The average FICO score for people denied a mortgage in September 2013 was 696, according to Ellie Mae. That’s a pretty good score by any account—the highest possible score is 850, after all. This illustrates how tight credit has become since the financial crisis of 2008. Every single point counts when you’re seeking the best terms and interest rates on mortgages, credit cards and loans. Here are a few tricks to maximize your score. Continue reading 4 Simple Tricks to Improve Your FICO Score
Seasonality doesn’t just affect the weather; prices across a wide range of products can change on a month-to-month basis as demand fluctuates. Considering millions of consumers will shop for Mother’s Day gifts this week, being aware of these best and worst buys can help you make smarter purchasing decisions that delight Mom and keep your budget intact. Take a look at these worst buys and consider gifting a best buy for Mom. Continue reading The 6 Best and Worst Mother’s Day Buys
The $1000 ETF Portfolio
If you’re scared that $1000 is too little to begin investing – let alone create a portfolio – you’d be wrong. Many of the basic principles of diversification and index investing used by investors with far deeper pockets apply to us mere humans, too. And they can be cheaply replicated using ETFs.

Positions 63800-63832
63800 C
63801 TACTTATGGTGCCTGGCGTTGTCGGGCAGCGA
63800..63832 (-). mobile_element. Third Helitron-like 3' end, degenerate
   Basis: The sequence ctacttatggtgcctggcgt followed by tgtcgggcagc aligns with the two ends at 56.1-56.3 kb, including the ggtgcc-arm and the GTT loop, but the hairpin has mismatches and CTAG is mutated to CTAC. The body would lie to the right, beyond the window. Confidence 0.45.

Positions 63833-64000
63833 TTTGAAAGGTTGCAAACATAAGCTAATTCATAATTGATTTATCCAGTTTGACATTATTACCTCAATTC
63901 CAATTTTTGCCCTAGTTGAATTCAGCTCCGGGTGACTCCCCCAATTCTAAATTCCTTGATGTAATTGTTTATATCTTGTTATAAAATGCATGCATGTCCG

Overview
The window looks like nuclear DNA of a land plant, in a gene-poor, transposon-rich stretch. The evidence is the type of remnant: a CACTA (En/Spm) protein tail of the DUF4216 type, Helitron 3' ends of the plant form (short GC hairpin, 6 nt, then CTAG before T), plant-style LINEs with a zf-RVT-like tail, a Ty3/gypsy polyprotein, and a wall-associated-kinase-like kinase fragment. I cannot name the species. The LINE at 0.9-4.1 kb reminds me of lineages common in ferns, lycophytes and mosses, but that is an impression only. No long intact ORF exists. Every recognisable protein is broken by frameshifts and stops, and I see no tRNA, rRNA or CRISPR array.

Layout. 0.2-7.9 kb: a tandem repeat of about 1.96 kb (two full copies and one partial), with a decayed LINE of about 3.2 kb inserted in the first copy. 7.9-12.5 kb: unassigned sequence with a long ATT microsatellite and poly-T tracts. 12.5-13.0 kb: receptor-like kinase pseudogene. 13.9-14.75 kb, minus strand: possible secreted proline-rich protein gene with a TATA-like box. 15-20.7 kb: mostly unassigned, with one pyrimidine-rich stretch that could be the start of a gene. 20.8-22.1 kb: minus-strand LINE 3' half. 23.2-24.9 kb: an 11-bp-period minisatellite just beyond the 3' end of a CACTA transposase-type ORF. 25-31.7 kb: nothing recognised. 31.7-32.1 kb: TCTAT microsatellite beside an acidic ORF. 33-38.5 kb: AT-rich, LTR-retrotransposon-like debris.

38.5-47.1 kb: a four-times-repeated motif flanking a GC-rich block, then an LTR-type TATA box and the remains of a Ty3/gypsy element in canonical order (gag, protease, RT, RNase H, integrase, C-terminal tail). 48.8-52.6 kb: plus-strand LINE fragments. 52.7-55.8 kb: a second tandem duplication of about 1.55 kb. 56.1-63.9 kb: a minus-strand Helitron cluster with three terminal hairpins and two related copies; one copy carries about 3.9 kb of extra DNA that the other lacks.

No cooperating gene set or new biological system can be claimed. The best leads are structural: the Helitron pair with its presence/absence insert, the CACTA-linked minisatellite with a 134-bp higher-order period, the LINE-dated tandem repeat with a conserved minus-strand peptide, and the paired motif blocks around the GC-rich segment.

The allure of Exchange Traded Funds is simple: They trade like stocks, but contain a basket of assets, much like a mutual fund. This provides instant diversification, without the need to research every single stock or bond you buy. They also typically offer lower fees and expense ratios than many mutual funds, and you can often trade them for free when you buy them directly from their source (such as Fidelity or Vanguard). Continue reading The $1000 ETF Portfolio
Sure, your twenties are a time for experimentation and growth, but they’re also essential for your financial future. Our friends at Kiplinger.com outline 10 financial commandments for 20-somethings. We think they’re good rules Millenials should pay heed to:
Develop a marketable skill—before you can start worrying about what to do with your money, you need to earn some. Think in terms of your career, not just a job. Because let’s face it: you’re probably not going to love your first job, and it won’t be your last job. But you should try to make the best of it. Don’t be afraid to experiment—you need to take risks when you’re younger. Continue reading 10 Financial Rules for 20-Somethings